Is Nissan Juke a good first car?
The Nissan Juke is an ideal choice for a first car due to its reliability and practicality. However, it comes equipped with a small-sized turbo which may result in higher insurance premiums. If you are a parent concerned about your child’s safety, the turbo can be disabled by driving the car in normal or eco mode.
How much does it cost to insure Nissan Juke?
This is a category that depends on the country or region of insurance. However, the Nissan Juke won’t break the bank when it comes to insurance costs.
The new second-gen Nissan Juke with a 1.0L I3 engine, for instance, occupies groups 11 through 13 (out of 50) in the U.K. insurance system. The older, first-gen models range from group 8 to group 26 (excluding groups 18, 24, and 25) depending on the powertrain and trim level of choice.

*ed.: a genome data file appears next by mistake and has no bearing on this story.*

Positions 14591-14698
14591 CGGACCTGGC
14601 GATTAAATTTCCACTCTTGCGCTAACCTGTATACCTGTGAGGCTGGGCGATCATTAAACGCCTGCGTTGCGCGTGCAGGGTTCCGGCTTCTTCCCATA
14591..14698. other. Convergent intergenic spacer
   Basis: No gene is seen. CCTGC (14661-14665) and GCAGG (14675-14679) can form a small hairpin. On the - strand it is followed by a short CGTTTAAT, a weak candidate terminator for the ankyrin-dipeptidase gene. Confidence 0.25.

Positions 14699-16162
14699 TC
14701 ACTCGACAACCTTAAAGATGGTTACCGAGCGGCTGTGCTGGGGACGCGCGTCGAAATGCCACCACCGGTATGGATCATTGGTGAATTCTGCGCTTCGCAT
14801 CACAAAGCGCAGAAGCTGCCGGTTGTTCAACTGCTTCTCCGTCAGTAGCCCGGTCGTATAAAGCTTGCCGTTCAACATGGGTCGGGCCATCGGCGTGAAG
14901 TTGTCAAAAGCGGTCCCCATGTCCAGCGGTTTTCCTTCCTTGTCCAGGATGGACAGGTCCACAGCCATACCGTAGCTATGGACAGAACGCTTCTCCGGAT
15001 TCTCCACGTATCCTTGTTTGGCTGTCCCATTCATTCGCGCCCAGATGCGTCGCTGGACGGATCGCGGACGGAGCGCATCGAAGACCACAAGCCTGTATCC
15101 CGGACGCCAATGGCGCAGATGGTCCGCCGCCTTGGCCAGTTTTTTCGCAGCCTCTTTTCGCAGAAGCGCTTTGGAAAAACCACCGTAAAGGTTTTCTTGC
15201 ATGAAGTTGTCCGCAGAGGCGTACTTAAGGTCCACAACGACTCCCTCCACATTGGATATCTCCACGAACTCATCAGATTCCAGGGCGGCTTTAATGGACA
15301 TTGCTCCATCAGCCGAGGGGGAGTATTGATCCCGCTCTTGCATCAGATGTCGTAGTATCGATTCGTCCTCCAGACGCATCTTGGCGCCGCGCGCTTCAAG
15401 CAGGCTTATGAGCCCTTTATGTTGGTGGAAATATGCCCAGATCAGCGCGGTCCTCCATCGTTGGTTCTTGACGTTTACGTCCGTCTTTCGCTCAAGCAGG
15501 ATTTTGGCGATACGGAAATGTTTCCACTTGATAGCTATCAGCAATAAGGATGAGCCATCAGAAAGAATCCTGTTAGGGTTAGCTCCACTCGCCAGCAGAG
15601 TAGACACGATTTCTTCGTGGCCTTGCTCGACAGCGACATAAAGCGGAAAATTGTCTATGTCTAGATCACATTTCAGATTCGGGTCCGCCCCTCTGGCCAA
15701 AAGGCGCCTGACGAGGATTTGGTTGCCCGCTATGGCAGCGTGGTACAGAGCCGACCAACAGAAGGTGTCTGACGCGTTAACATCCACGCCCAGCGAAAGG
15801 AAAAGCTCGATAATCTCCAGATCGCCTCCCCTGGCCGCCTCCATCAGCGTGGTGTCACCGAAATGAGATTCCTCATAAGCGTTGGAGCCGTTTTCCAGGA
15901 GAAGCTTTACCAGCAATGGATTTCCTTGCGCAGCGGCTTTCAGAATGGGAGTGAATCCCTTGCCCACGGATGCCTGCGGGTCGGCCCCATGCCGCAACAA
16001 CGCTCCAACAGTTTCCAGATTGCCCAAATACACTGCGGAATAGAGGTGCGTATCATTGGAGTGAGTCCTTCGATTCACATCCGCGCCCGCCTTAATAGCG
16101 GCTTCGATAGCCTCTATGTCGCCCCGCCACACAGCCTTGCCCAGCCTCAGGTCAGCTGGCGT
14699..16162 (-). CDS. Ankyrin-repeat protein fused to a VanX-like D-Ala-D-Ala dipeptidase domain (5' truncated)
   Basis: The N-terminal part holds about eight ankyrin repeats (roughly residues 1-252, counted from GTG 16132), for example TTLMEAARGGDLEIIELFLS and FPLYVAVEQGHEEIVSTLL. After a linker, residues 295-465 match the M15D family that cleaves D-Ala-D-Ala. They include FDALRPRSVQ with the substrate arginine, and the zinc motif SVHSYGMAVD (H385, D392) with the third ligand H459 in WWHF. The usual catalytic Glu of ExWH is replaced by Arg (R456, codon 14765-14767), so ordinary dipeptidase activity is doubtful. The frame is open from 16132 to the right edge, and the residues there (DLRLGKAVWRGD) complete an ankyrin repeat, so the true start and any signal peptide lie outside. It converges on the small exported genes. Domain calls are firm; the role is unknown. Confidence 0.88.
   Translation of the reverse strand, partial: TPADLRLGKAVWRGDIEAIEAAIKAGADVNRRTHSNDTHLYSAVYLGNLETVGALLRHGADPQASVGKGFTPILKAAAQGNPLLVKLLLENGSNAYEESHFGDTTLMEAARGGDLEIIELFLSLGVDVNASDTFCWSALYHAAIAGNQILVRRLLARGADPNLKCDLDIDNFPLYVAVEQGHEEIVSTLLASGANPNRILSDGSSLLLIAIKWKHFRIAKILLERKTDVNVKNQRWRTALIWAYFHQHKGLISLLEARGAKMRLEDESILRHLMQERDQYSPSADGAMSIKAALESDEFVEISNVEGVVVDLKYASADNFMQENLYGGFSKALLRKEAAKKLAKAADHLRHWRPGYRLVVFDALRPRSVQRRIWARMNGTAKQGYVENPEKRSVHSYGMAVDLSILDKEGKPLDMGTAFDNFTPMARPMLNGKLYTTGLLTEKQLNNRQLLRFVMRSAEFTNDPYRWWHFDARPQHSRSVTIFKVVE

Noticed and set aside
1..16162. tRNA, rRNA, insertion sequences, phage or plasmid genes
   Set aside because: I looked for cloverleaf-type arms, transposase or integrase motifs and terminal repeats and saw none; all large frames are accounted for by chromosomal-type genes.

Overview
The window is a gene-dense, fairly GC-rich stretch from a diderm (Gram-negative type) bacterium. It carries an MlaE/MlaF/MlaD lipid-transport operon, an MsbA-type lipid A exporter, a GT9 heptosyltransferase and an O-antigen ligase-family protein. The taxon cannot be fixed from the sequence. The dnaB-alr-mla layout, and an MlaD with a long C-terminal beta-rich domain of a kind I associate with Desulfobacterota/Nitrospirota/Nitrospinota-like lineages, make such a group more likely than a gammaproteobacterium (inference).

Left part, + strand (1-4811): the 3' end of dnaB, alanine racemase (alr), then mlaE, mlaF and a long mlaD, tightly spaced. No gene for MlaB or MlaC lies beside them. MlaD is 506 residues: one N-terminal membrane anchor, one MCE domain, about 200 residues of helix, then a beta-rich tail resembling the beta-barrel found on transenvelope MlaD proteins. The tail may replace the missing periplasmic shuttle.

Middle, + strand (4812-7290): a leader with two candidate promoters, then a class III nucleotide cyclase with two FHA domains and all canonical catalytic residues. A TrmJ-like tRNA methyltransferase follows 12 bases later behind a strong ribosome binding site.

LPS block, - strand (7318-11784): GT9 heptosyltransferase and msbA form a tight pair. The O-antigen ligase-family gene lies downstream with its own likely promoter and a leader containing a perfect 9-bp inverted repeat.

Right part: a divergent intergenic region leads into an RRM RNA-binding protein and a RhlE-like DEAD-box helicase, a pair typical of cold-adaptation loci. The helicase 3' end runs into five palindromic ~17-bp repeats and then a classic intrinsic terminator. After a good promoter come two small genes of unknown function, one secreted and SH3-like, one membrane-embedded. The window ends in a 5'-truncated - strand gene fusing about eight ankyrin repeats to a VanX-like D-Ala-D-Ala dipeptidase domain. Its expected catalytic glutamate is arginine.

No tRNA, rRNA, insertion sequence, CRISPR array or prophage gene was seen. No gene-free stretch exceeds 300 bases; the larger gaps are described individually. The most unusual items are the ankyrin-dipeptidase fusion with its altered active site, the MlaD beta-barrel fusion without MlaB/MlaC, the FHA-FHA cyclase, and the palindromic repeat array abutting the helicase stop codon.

The average Nissan Juke insurance cost in the U.S. amounts to around just shy of $100 per month or $1,100 per year.
How much does it cost to maintain Nissan Juke?
Nissan Jukes aren’t costly to maintain. According to With Clutch, a Juke requires some $550 worth of maintenance money per year which is well below the market average of $650.